YOUNG, Lester: Lester Leaps Again (1942-1944) (Kansas City Five/ Kansas City Seven/ Lester Young/ Lester Young Quartet/ Lester Young Quintet/ Lester Young Trio) (Naxos: 8.120764)
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'Lester Leaps Again' Original Recordings 1942-1944
Lester Young was a true individualist, in histenor-saxophone playing, his lifestyle and hisvocabulary. Among the words he reportedlyintroduced were bread (meaning money), cool(not pertaining to the temperature) and groovy.
When Young was developing his playing style,the dominant voice on tenor was ColemanHawkins. Hawkins had a large sound with ahard tone, and a style that was harmonicallyadvanced, full of notes and powerful. Nearlyevery other tenor-saxophonist sounded like aclose relative, except Young.
Born in Woodville, Mississippi on 27 August1909, Lester Young grew up playing music in hisfather's family band. He spent time playingtrumpet, alto, violin and drums before settlingon alto by 1920, around the time that his familyhad moved to Minnesota. In 1927 when he waseighteen he left the band because he did notwant to travel in the South. While with ArtBronson's Bostonians, Young switchedpermanently to the tenor-sax. After a few yearsof freelancing, he joined the Original Blue Devilsin 1932, settled in Kansas City and workedlocally with Bennie Moten, Clarence Love, KingOliver and Count Basie (1934). He was hired asthe first replacement for the recently departedColeman Hawkins with Fletcher Henderson'sorchestra. Unlike Hawkins, Young had a lighterthan-air tone, he tended to float over bar linesand he played one or two notes where othersaxophonists might play ten. He was technicallyskilled and could read music easily, but hissound was considered so revolutionary that theother musicians felt that it did not fit in theHenderson big band; Young only lasted threemonths. He worked with Andy Kirk and EarlHines before rejoining Basie in 1936.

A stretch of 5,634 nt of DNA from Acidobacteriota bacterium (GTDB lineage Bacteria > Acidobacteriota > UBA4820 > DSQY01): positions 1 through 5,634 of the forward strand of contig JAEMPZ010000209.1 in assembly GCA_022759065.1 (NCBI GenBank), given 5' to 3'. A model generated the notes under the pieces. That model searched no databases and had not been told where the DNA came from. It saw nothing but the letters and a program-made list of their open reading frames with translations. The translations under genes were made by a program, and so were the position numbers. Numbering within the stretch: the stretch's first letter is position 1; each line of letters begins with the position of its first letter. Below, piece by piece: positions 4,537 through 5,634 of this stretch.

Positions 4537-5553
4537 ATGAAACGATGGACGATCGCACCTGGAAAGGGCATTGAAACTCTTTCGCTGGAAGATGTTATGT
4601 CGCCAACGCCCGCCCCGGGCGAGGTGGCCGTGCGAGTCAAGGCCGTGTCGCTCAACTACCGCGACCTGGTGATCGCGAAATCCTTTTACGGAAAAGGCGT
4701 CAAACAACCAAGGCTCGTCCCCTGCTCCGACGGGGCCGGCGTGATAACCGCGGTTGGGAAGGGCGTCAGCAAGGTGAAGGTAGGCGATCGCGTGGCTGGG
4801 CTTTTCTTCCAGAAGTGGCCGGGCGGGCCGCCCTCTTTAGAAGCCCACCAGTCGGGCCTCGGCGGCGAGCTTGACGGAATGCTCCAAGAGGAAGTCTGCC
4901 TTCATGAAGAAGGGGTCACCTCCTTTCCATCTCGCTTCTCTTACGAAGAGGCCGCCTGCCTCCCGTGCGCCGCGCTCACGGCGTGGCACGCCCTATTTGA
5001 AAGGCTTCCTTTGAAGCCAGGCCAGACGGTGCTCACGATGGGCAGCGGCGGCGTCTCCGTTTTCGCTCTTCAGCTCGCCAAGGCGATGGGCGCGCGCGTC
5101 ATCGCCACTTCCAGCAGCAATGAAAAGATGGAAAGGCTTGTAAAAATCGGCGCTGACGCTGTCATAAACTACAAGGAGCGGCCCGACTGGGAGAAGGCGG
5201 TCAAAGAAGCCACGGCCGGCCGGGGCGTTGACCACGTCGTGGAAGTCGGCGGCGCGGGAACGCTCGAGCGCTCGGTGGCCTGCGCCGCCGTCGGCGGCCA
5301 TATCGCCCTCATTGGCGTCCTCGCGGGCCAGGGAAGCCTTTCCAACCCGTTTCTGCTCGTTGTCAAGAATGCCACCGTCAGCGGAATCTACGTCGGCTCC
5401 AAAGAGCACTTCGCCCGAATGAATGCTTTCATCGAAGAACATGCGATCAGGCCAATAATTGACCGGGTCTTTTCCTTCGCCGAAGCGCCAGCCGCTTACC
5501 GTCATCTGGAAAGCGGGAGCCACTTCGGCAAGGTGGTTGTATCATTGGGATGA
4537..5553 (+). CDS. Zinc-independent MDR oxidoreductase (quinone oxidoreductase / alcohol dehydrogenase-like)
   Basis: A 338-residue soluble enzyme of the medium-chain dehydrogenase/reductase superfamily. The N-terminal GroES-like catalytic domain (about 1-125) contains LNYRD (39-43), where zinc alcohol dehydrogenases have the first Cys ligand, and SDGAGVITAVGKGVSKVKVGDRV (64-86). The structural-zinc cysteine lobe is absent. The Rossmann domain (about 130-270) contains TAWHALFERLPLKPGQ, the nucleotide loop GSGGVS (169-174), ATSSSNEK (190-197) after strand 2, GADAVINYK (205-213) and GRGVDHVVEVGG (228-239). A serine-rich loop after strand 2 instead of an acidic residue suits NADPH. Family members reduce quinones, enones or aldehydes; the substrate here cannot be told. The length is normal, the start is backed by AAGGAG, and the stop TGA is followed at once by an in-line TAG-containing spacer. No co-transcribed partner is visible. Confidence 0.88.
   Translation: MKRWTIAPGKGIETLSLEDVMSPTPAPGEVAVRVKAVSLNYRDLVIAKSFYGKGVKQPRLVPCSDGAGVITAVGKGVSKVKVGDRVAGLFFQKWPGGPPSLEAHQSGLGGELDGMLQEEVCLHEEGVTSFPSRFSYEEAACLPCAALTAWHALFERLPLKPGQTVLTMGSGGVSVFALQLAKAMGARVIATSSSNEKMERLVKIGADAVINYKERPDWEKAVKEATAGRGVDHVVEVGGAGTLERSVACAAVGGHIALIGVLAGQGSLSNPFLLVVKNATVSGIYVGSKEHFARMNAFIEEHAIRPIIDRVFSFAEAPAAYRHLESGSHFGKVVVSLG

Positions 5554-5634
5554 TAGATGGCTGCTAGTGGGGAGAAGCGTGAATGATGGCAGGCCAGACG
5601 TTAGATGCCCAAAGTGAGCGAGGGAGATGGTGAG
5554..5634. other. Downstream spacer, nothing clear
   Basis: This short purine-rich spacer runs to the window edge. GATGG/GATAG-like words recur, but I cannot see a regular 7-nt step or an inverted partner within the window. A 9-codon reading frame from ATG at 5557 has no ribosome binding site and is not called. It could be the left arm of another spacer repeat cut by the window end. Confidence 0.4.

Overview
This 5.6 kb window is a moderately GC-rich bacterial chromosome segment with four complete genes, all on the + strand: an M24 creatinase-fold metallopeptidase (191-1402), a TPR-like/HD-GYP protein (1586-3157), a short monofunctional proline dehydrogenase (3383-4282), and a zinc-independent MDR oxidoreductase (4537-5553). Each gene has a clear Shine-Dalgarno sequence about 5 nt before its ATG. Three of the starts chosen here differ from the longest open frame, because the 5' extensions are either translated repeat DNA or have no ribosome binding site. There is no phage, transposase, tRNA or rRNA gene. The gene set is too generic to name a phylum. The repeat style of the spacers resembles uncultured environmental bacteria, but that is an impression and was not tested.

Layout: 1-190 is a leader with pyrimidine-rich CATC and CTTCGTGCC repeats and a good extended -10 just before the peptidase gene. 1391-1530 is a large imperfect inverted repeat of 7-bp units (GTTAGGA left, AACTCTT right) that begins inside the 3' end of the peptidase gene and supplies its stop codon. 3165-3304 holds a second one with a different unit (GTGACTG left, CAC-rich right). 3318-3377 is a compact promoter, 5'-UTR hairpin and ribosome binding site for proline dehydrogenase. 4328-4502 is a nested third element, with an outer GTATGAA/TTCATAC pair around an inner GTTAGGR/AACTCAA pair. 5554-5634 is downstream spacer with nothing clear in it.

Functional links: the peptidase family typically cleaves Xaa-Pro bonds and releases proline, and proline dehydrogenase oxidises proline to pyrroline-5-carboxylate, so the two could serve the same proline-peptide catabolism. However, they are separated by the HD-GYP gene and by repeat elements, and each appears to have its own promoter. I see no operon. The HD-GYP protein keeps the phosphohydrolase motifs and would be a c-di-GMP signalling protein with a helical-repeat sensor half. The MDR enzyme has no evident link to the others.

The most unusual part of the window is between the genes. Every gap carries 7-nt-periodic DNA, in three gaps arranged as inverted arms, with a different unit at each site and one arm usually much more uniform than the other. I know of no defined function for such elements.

Lester Young's style was perfectly at homewith the Count Basie Orchestra, contrasting withthe more Hawkins-oriented sound of his fellowtenor Herschel Evans and inspiring Basie's lightbut hard-swinging rhythm section. Young was alarge part of Basie's success when the bandheaded East later in 1936, and he was its keysoloist for the next four years. Not only did hestar on classic records with Basie but he was aco-star on many of Billie Holiday's recordingswhere his cool-toned sound echoed hers. Hedubbed her \Lady Day" and she in turn calledhim "Pres," short for president.
In December 1940 Young left Basie's bandunder mysterious circumstances, possiblybecause he did not want to record on Friday the13th. Surprisingly Pres did not have a majorsolo career during the next few years, instead coleadinga mostly undocumented group with hisbrother drummer Lee Young and working in AlSears' big band. Among the few recording dateshe made during the period are four titles on15 July 1942 in a trio with the up-and-comingNat King Cole (who was better known at thetime as a pianist than as a singer) and bassistRed Callender. A special aspect of these fourexplorations of standards is that, because themusic was originally released on 12-inch ratherthan 10-inch 78s, the performances are longerthan the usual three-minute limit, with BodyAnd Soul exceeding five minutes. Young soundsrelaxed on the two ballads (I Can't Get Startedand Body And Soul) while coming up with aconstant flow of appealing ideas on the mediumtempoversions of Tea For Two and Indiana.